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Customs (Trauma and Hope)

The Pursuit of Hope and Trauma and the Challenge of Trauma in the Aftermath of the 2004 Tsunami and the Covid 19 Pandemic

Trauma and suffering are an inescapable part of life. However, hope and optimism are also central to the human experience. Balancing these two elements of life often determines our destiny. Trauma can be defined as the after-effect or reaction (mostly negative) to a devastating life event that can occur at any time. The reaction to trauma can be physical, emotional, and/or psychological. Hope, on the other hand, is defined as the idea of having faith, believing in something, or having a positive mindset that something is going to work out. Both hope and trauma can be perceived differently by people as people cope with life events in different ways depending on their life experiences. As humans, we often believe that we can outsmart or avoid the painful stuff life hands us, but inevitably we all will face difficult times and even trauma. We must recognize that a life free of trauma and suffering is an impossible pursuit. Without pain and trauma, we would not know hope and optimism. When natural disasters strike, like the tsunami in 2004 that killed thousands of people in Sri Lanka, Indonesia, and Thailand, we cannot fathom the devastation as we watch from our comfortable, safe homes. Then in 2020, the Covid-19 pandemic shook the world.   

In 2004, one of the largest tsunamis in history devastated the eastern side of the world causing 250,000 deaths and massive destruction in several Asian countries. What makes this disaster unique is that the lives of both residents and tourists were shattered in minutes while millions around the globe watched in horror. The impact was felt by not only those directly involved but by thousands of people who lost loved ones. The mental, emotional and physical trauma experienced was global.

While the 2004 tsunami is a thing of the past, the trauma it caused remains a constant reminder for the survivors and the victim’s families. Those who experienced the disaster continue to suffer from PTSD, increased fear of dying, and horrible memories of seeing dead bodies and devastation. Many studies conducted to understand the impact on the survivors, concluded that the Indian Ocean tsunami has caused PTSD not only in adults but in all ages as young as fifteen years. Not everyone may understand the hardships these survivors go through every day as it has been almost twenty years since this disaster occurred, however, it is important that we understand the hardships that these individuals face every day and have compassion for the pain others feel.

Despite the destruction the tsunami caused, some positive outcomes transpired. For example, when the tsunami hit, countries from all over the world began working to assist those affected. Medical teams rushed to the rescue while search teams continued to recover missing survivors. Countries that were not impacted by the disaster stepped in to help, offering hope to those who were hopeless. Many more people would have perished in the aftermath if other countries had not provided help and support. This serves as a reminder of how interconnected we all are and how important it is to reach out and care for others. Without the support of caring people, the tsunami devastated countries would not have recovered. These reminders in life would be critical in the years to come.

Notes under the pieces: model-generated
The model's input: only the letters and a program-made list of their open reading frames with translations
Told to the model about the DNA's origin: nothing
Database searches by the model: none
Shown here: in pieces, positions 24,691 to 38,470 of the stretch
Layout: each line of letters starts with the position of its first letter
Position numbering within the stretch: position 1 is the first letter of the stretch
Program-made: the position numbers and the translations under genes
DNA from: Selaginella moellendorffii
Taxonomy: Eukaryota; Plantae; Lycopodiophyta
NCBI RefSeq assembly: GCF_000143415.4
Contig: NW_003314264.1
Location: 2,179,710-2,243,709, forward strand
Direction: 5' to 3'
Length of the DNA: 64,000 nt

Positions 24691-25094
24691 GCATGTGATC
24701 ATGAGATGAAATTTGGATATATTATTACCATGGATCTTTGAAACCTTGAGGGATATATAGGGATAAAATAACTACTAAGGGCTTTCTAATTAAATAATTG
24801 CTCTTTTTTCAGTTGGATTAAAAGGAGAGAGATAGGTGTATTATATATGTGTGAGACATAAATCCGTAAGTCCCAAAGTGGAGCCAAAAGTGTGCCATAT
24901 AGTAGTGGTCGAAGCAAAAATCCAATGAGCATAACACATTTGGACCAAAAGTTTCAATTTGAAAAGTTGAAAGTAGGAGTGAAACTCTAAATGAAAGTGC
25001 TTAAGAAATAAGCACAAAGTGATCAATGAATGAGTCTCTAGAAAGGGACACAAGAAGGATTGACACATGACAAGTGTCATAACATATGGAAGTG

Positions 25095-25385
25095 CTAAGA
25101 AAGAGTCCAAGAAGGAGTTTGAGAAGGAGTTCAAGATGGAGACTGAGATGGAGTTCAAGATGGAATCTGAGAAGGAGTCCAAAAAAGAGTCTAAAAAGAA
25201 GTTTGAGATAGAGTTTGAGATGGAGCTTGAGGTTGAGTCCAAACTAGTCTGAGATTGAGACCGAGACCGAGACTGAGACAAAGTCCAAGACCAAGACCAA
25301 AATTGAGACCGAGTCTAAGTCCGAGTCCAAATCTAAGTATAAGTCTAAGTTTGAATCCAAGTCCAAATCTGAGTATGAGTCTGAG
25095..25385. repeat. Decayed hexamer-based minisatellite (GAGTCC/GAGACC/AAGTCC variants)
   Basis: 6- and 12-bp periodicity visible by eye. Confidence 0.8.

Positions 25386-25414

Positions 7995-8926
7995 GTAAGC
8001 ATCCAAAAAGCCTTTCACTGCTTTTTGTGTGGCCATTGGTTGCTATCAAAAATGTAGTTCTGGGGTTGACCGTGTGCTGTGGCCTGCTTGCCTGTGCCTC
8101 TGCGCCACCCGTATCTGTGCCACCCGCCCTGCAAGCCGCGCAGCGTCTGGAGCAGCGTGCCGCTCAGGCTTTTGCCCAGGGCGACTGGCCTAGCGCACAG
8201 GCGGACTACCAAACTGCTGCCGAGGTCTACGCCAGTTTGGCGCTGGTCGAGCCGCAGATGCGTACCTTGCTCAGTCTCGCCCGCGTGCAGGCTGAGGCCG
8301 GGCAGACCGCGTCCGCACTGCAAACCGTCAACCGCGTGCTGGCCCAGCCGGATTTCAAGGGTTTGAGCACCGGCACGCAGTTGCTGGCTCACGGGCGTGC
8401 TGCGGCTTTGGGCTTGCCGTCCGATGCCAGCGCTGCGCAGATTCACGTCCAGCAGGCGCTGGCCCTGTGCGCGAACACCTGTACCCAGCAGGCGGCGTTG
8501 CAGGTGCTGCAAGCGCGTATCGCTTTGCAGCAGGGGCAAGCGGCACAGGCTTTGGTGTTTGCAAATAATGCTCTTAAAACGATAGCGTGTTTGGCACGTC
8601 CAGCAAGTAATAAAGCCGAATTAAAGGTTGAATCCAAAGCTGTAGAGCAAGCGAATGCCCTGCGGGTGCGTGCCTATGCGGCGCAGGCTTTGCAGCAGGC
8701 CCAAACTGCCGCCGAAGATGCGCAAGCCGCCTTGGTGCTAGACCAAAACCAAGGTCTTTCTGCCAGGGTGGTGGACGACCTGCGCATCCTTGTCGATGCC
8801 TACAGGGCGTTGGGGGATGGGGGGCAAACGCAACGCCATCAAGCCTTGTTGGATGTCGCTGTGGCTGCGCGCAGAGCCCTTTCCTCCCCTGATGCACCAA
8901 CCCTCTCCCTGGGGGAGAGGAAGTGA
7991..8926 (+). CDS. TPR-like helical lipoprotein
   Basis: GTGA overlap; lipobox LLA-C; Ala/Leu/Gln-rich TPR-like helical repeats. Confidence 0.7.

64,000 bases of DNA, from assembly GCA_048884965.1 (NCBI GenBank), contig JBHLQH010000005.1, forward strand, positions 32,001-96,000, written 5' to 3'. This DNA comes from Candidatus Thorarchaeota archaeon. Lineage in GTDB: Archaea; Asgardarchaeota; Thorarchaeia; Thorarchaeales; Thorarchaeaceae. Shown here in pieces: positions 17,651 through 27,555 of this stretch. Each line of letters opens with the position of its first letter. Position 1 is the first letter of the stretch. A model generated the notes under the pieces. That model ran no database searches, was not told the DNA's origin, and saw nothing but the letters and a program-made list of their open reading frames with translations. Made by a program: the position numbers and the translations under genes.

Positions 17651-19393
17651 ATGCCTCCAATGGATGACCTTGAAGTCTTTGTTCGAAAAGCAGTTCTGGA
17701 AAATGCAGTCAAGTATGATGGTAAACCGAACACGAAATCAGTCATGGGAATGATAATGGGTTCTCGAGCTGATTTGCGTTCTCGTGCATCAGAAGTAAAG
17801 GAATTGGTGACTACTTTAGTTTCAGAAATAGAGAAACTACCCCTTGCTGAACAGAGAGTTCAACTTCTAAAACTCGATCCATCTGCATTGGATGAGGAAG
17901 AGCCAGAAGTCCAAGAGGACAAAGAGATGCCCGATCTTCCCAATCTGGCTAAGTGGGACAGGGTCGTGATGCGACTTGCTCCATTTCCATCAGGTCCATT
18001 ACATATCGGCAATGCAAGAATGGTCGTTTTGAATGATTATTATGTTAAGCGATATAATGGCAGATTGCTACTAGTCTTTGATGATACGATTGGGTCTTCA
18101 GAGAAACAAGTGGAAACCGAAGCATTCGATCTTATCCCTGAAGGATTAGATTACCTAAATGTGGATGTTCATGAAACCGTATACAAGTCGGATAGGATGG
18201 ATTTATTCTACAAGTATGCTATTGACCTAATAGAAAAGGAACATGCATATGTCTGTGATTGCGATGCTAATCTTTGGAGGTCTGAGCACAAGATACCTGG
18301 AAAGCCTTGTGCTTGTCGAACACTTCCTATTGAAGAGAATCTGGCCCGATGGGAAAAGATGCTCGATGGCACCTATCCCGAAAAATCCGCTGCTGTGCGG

Fast forward to 2020 when a new, mysterious virus called Covid-19 gripped the world leaving no country unaffected. The pandemic forced entire countries into total lockdown changing everyone’s lives. The pandemic not only caused sickness and death but transformed the way people lived life. Suddenly jobs, businesses, schools, and events of all kinds were shuttered or forced to continue online. These drastic changes put people’s lives in turmoil causing fear, anxiety, and isolation.  Life as we knew it was changed forever.    

Naturally, most people reacted with overwhelming fear and panic as this terrifying crisis was new and medical experts had few answers. The last pandemic occurred over one hundred years ago. The transition from in-person activities such as school and sports to online activities was a difficult change that left many people feeling isolated and lonely. People lost the opportunity to engage in human interaction as Zoom calls and Facetime became the norm. As Katherine Diggory states, “We are social animals. We crave contact with others for support, wellbeing and entertainment. But as our lifestyles become ever more transient and reliant on digital tools, these simple interactions are under threat. Nothing compares to living in real communities and spending actual physical time with the people we love.” This loss of physical and emotional engagement has led to serious mental health problems. Social interaction helps humans deal with major life events such as the loss of a loved one, conflict, daily stressors, and the unknown that the pandemic has caused. The restrictions, social distancing, wearing masks, and being forced to stay home have made people feel alone, powerless, and hopeless.